Ok this is not perfect (I over use the word “while”, and the phrase “in the graph” - but perhaps if I have time at the end of the exam I can improve it.)

Moving on to Question 2

Up until now I have not been able to make any comparisons – this is because unlike Question 1 we were comparing apples and oranges. Although I was able to compare between the two pie charts and I took the opportunity with both hands!

to take an opportunity with both hands: to grab with glee/relish/joy an opportunity

So what is our short Tie Together sentence here? Well the idea is simple, the refurbishment increased both numbers and visitor satisfaction.

EXAM TIP: It is very tempting here to offer a reason for this, “This may be because of word of mouth from the more satisfied visitors...” DO NOT DO THIS. Task 1 must remain objective and descriptive. In Task 2 you can come up with as many ideas as you want!!

So combining the data sources we have a positive and a positive. So we could say;

From the data it is clear that not only have the number of visitors increased drastically but also the general level of satisfaction has increased from 35% to 75%.[29 words]

Be careful here of saying something that seems quite innocent like: From the data it is clear that the refurbishment has meant a dramatic increase… etc. Do not say this because you do not know. Perhaps there was a marketing campaign to increase numbers. Perhaps the museum has become free and so people are super satisfied. So be careful. Present the data and the relationship between the data ONLY about what you know (can see).

A possible more exciting way would be to say something like:

From the data it is clear that even though the number of visitors increased dramatically the general level of satisfaction also increased from 35% to 75%. [26 words]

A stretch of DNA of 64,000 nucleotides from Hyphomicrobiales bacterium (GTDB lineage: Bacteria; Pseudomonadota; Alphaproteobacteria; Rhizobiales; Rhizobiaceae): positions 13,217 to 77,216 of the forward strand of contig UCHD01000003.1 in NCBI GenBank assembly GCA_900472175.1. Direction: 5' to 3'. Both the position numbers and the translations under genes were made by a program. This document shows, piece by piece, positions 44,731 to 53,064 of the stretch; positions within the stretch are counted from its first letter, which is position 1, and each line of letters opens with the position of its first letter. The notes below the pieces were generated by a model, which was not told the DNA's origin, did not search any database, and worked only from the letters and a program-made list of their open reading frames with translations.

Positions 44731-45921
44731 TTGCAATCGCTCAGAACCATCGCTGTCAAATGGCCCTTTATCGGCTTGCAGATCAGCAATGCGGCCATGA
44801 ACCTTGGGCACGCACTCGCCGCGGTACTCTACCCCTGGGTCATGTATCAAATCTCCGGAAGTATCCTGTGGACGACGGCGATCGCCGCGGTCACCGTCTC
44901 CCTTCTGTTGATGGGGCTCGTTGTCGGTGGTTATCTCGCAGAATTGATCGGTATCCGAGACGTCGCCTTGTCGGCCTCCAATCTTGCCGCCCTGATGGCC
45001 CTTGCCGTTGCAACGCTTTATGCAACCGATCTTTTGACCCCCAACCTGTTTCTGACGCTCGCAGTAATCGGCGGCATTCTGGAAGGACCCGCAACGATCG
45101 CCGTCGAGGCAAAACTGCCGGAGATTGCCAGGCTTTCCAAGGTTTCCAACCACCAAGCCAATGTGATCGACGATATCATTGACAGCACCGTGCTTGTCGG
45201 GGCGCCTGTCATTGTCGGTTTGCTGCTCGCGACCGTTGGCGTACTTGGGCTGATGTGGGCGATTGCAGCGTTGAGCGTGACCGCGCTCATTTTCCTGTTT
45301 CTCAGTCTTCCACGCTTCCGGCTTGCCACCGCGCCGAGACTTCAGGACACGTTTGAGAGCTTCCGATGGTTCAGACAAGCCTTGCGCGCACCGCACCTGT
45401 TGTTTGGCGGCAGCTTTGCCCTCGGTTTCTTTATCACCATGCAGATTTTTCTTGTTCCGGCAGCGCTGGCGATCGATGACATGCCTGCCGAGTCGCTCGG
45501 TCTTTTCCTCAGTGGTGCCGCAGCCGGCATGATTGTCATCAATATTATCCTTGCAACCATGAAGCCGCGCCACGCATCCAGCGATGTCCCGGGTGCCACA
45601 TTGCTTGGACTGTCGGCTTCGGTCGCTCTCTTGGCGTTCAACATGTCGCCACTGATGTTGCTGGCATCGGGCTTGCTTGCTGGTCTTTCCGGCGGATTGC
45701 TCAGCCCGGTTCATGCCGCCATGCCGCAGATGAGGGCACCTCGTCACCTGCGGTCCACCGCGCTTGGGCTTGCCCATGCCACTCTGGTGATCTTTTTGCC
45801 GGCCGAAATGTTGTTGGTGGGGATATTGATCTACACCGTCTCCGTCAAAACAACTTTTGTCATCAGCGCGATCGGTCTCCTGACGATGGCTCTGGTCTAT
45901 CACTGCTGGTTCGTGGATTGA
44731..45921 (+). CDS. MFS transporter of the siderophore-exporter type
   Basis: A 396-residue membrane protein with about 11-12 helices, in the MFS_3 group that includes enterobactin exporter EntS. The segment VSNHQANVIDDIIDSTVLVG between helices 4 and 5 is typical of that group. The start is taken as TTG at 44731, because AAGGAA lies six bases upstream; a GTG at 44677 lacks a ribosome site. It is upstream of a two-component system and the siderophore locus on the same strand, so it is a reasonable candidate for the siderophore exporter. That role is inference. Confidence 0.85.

Final Complete Answer: Q2

[These questions are copyrighted to Cambridge University Press and are being used for educational purposes.] [Question taken from Cambridge IELTS Published material
IELTS Exam Book 11, Page 101
]

The data above regards Ashdown Museum in the year before and after renovation, it shows the changes in the number of people visiting and their level of satisfaction. In the table we can see the increase in the number of people coming to the museum while in the pie chart it is clearly shown that less people are unhappy with the experience after the changes, and more people are very pleased.

From the table we can see that visitor numbers increased by over 20% in the year after refurbishment.

The pie charts show clearly that the level of dissatisfaction decreased over the period, Dissatisfied visitors more than halved (40% to 15%) and Very Dissatisfied dropped by exactly 50%. While on the other hand, general satisfaction increased, Satisfied visitors increased by a third to 40, and Very Satisfied by over 130% to 35.

From the data it is clear that even though the number of visitors increased dramatically the general level of satisfaction also increased from 35% to 75% overall. [169 Words]

Ok feedback, 169 words is about right, I would now feel comfortable if I was editing to add any words where I think I could be clearer.

For example in the opening sentence I could write “ it shows the changes in the number of people visiting and their level of satisfaction IN BOTH YEARS”.

But we can always improve what we write, so don’t panic, get Task 1 done and move onto Task 2 asap!! If there is time you can come back and touch things up!

touch things up :(here) to improve slightly in order to make it much more presentable

I hope this has been helpful,

all the best in your studies and in the exam

Adam Narbutt-Ryan

Here are some links that could be of interest!

Check out: Phrases-To-Describe-A-Graph

Check out: start-ielts-task-1-graph-question

Check out: Using-Connectors-IELTS-Task-1

Check out: Template-For-IELTS-Task-1-Writing

Check out: Describe-Graph-Trends-IELTS